“This allowed Norsk Hydro to show maturity and limit reputational damage while maintaining trust. The way that Norsk Hydro responded felt well executed, almost as if they have rehearsed it before. Procedures that normally govern such actions must already be in place beforehand, which shows foresight and due diligence.”

PR and media

Having a public relations and media strategy in place is also critical. In Travelex’s case, anonymous employees are now reaching out to media outlets themselves, and while this is good for journalism, it’s terrible for the organisation because it is losing control of the message.

Glasswall’s Henderson said that delivering a crisp, clear story to journalists is extremely helpful in shaping public perception of the incident.

“If Travelex had said, ‘We are experiencing an incident, we think it is ransomware, we are defending against it and trying to recover’, everybody would have had a different take on it,” he said. “You can use the media as a highly effective communication tool. Where people do go public, it ends speculation, it’s disarming.”

Henderson recommended that organisations put in place an internal and external communications playbook as part of their incident preparedness strategy.

CISOs must be adequately prepared to communicate messages both up to the board and down to employees, then outside to suppliers, partners, customers and journalists.

Maintaining open channels of communication is also important when rebuilding trust after a breach, said Andy Stark, cyber security director at Redmosquito.

“I would suggest Travelex will need to work very closely with a PR company and liaise with them to regain their public profile,” he said. “They’ll probably also need to work closely with HR in order to rebuild staff confidence.”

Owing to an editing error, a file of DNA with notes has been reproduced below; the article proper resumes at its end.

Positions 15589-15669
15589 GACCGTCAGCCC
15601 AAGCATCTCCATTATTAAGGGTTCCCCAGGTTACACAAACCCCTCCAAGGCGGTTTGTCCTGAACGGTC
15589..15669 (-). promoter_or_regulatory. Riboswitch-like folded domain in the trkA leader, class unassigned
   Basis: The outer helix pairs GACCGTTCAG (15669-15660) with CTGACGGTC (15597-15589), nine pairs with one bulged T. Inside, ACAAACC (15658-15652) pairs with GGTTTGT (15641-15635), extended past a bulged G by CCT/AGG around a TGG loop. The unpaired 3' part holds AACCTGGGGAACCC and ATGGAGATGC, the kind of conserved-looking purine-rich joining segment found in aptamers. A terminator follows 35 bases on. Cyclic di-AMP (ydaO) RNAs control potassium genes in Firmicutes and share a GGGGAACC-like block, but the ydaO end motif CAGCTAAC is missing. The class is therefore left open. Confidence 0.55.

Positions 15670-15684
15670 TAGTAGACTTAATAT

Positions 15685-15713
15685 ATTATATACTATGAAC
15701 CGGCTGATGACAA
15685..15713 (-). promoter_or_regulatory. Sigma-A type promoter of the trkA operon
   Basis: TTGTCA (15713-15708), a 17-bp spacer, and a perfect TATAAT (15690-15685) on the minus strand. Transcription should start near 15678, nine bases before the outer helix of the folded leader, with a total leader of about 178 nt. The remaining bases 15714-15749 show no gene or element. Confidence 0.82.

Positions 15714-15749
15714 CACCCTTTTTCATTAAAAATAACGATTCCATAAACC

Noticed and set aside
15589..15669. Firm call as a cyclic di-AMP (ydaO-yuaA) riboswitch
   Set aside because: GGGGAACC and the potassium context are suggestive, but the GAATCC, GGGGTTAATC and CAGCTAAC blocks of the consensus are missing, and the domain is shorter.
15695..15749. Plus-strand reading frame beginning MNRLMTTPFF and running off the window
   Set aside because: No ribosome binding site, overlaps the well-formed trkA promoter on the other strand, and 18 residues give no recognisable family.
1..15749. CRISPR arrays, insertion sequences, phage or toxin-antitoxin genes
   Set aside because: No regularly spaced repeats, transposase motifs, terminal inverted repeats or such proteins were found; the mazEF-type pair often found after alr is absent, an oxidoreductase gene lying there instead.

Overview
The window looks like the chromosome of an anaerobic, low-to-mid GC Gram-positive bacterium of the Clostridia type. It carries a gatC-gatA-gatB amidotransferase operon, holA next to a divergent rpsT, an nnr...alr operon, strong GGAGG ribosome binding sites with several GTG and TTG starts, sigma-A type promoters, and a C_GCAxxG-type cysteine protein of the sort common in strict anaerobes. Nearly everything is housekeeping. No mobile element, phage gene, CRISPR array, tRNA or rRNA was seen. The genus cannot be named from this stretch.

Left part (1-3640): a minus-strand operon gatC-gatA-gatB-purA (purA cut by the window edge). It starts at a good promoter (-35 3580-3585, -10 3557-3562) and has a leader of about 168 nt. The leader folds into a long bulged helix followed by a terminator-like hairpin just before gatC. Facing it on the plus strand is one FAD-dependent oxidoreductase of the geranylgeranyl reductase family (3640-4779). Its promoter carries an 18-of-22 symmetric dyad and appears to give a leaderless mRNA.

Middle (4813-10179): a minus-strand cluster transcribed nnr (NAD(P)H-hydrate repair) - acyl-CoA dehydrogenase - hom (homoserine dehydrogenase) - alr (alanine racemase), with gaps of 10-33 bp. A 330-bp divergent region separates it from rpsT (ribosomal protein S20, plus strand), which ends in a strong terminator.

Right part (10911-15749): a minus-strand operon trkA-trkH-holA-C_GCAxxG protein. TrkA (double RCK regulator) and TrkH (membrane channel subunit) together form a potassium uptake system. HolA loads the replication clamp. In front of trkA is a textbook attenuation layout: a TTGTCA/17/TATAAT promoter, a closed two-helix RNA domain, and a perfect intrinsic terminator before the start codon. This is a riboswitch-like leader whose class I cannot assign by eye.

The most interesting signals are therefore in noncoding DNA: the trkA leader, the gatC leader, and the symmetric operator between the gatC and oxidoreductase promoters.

But, added Stark, in terms of historic hacks that have resulted in high-profile companies taking a reputational hit, they do recover quite quickly. After all, he said, people still use Equifax.

To pay or not to pay

Finally, the affected organisation must take the decision to pay or not to pay the ransom. This is a tougher decision than it might seem, even though most official guidance from law enforcement urges you not to pay.

“Yes, you’re funding the criminal underground, it’s heinous and horrible,” said Curry. “But say you’re running a medical centre and people might die because of the cyber attack. Then what do you do?

“Every victim is different, so set your policy now, decide your threshold, and what scale of loss is too much to bear. If lives are in the balance in a hospital facing a 50 grand ransom, then pay it.

“Decisions about risk have to be left to infected organisations until such time as the law says differently. It should be our job in cyber security to equip people to make the right decisions.”

Opengear’s Stewart-Brown took a similar stance. “It’s a dangerous thing to do,” he said. “Once you pay a ransom, it opens a can of worms and encourages criminals to do it again. My personal feeling is that Travelex should not pay, but I’m not the one who has to do the risk assessment as to what the damage will be to the business if it loses this data.”

“If Travelex had had a plan and had rehearsed it, they could have been back up and running within 24 hours. So if you’re in a situation where you are prepared and can recover, why would you pay a ransom?”
Lewis Henderson, Glasswall Solutions

Glasswall’s Henderson acknowledged that paying a ransom is risky, but pointed out that having a robust incident plan in place will actually help you make your mind up.

“If Travelex had had a plan and had rehearsed it, they could have been back up and running within 24 hours,” he said. “So if you’re in a situation where you are prepared and can recover, then why would you pay a ransom?”

But Nominet’s Reed is firmly in the ‘never pay’ camp. “Quite simply, don’t do it,” he said. “Firstly, it sends out a message that you are potentially a lucrative target, and secondly, there’s no guarantee that you’ll get the data back.

“These aren’t goods and services that Travelex is being offered by a legitimate entity. They are criminals looking to extort money, so no, absolutely, my advice would be do not pay the ransom.”